The Invisible Sign


I was heading towards the bus this afternoon when one of those people that are asking for money for a charitable organization on the street stopped me. “Excuse me, Sir? How are you tonight?”

“Good. Going to catch a bus.”

“Then I won’t keep you long. We help disabled people live a better life. Do you know any disabled people, sir?”

“I do. I’m disabled.”

He looked me over with a look of shock on his face. “Oh, you are?”

He didn’t believe me. Without knowing me, he judged me because he couldn’t see my disabilities.

I know that I’m lucky. Unless you really watch me walk, my Cerebral Palsy and Multiple Sclerosis are invisible. It’s not like I’m wearing a green and orange neon sign above my head that flashes out the words “Invisibly Disabled”.

There were a lot of ways that I could have responded to this.

People have suggested that I carry cards with me telling people what I have. Another suggestion is to carry pamphlets in my bag to hand out or cue cards with notes that I could tell them on the spot.

I haven’t done any of these things. I used to run away and not say anything. Then I would berate myself for not saying anything. I know that’s not the way to do things either, that my disabilities should not be a source of shame.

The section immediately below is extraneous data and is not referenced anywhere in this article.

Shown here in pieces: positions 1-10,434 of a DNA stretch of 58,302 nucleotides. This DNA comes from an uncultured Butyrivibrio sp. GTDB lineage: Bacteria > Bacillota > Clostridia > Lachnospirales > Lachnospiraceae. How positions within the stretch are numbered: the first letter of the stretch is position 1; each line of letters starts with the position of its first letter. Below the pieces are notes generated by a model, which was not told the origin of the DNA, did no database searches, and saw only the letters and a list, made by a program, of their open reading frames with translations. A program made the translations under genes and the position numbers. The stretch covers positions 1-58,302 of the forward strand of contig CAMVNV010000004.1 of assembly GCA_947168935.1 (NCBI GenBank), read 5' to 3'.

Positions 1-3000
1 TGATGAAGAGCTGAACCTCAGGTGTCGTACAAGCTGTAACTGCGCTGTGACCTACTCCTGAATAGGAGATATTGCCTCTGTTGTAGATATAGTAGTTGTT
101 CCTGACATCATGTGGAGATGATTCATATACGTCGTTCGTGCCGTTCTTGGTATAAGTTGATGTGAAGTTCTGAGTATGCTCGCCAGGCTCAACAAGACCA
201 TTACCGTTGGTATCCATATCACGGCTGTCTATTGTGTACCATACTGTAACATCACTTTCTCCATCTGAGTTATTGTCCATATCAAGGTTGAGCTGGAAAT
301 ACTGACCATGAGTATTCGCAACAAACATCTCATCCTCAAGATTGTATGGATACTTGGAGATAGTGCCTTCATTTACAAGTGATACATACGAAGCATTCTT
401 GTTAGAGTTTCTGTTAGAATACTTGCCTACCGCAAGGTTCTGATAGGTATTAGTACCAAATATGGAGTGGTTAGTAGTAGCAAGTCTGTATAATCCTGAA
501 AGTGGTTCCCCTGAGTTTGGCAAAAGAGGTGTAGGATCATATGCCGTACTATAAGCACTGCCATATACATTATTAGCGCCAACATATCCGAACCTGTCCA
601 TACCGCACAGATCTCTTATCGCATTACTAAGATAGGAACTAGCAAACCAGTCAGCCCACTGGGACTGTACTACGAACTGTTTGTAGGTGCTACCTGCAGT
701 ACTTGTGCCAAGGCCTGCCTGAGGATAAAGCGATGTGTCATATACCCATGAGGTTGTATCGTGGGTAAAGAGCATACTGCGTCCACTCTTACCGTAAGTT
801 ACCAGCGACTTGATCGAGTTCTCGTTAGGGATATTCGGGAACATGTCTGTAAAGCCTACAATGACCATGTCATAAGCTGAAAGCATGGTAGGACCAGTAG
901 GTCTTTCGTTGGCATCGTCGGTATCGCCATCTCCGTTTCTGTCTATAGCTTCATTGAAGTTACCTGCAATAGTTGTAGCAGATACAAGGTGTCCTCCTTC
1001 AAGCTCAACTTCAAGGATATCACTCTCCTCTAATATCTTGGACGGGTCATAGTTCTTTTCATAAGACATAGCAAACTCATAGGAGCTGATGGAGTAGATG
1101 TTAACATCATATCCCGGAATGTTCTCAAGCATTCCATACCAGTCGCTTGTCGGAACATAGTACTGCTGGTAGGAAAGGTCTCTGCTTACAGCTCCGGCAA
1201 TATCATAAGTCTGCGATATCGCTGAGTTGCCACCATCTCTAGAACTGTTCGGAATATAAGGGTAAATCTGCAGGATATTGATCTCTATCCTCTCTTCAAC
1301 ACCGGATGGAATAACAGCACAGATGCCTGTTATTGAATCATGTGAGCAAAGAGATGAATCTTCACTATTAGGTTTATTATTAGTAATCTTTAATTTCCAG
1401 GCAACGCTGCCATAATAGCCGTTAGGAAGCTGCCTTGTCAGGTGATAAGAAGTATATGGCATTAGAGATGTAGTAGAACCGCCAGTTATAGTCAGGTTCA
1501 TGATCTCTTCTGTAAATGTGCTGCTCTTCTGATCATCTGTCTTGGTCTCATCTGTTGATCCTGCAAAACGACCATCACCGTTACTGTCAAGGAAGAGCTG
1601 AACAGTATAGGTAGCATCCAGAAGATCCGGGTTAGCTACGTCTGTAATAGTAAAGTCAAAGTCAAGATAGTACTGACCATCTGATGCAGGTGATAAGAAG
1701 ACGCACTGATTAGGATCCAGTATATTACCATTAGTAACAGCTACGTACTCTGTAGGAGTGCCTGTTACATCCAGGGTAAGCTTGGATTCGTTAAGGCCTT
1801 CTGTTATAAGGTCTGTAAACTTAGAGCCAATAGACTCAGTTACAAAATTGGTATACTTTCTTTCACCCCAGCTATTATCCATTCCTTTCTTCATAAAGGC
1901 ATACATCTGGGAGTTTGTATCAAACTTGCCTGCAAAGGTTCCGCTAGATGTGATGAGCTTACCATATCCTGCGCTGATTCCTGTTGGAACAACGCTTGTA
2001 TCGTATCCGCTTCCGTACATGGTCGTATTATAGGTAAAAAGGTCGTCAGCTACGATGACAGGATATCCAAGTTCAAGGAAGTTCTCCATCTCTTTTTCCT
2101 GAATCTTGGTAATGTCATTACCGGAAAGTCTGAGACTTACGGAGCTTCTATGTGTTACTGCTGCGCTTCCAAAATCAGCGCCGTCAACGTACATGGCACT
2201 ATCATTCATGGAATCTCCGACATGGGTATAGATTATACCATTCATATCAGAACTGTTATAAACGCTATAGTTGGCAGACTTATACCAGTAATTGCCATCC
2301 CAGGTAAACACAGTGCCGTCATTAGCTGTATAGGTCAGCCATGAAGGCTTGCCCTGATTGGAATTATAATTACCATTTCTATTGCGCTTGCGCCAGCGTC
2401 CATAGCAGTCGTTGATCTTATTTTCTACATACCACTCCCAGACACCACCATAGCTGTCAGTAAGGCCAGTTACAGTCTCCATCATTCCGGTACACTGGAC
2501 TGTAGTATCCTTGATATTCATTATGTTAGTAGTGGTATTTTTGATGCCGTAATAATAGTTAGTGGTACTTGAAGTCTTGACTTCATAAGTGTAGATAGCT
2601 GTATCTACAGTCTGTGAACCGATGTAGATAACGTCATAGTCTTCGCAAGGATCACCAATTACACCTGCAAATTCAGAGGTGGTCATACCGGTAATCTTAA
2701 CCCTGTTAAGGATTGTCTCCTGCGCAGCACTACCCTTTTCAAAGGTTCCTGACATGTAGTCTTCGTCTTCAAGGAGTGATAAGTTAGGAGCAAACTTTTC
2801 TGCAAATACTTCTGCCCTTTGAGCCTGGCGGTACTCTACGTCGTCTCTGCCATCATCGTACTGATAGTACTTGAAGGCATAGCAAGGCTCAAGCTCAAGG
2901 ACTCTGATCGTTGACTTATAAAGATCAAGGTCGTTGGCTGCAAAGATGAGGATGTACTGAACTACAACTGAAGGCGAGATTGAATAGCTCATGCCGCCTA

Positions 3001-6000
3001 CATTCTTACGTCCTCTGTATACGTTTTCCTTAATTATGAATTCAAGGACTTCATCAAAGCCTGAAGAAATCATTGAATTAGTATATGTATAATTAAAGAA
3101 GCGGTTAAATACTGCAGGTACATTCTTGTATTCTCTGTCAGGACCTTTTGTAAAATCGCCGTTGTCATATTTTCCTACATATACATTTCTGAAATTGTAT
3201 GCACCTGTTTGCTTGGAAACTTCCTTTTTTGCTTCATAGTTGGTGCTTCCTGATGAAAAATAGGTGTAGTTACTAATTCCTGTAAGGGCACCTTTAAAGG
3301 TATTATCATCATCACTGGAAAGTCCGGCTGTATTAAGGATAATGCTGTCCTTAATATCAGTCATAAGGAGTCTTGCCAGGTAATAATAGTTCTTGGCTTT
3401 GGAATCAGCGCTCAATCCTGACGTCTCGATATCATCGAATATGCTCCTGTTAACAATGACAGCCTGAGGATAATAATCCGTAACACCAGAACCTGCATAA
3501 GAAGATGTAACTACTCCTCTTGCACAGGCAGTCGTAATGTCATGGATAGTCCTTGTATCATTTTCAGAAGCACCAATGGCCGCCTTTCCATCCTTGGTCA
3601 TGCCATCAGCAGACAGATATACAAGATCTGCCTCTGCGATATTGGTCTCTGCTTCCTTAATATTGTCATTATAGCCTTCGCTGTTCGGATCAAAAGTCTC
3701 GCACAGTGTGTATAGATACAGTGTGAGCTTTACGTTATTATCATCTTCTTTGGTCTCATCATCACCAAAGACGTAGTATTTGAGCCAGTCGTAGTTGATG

They are part of me. They are part of me, even if they can’t be seen. I had to make peace with Cedric and Max a long time ago, otherwise how would I truly live? If I hated my CP and MS, that would be like hating myself. That’s no way to live.

If there was a neon sign above my head, I would hope that it would say sparkle on or dream big, something like that. Something hopeful that would fill me with hope. I also realize that I can plant the seed but it’s up to them if they want the flower to grow.

So, instead of getting angry at the man, who was just doing his job, I gave him a small smile and said “I am. I give to the Multiple Sclerosis Society of Canada in hopes that they will one day fine a cure. I apologize that I can’t help you.”

I saw his smirk disappear and I walked away, hoping that I had planted a seed that would hopefully grow into a flower.

About Jamieson Wolf

Jamieson an award winning, number-one bestselling author. He writes in many different genres. Learn more at
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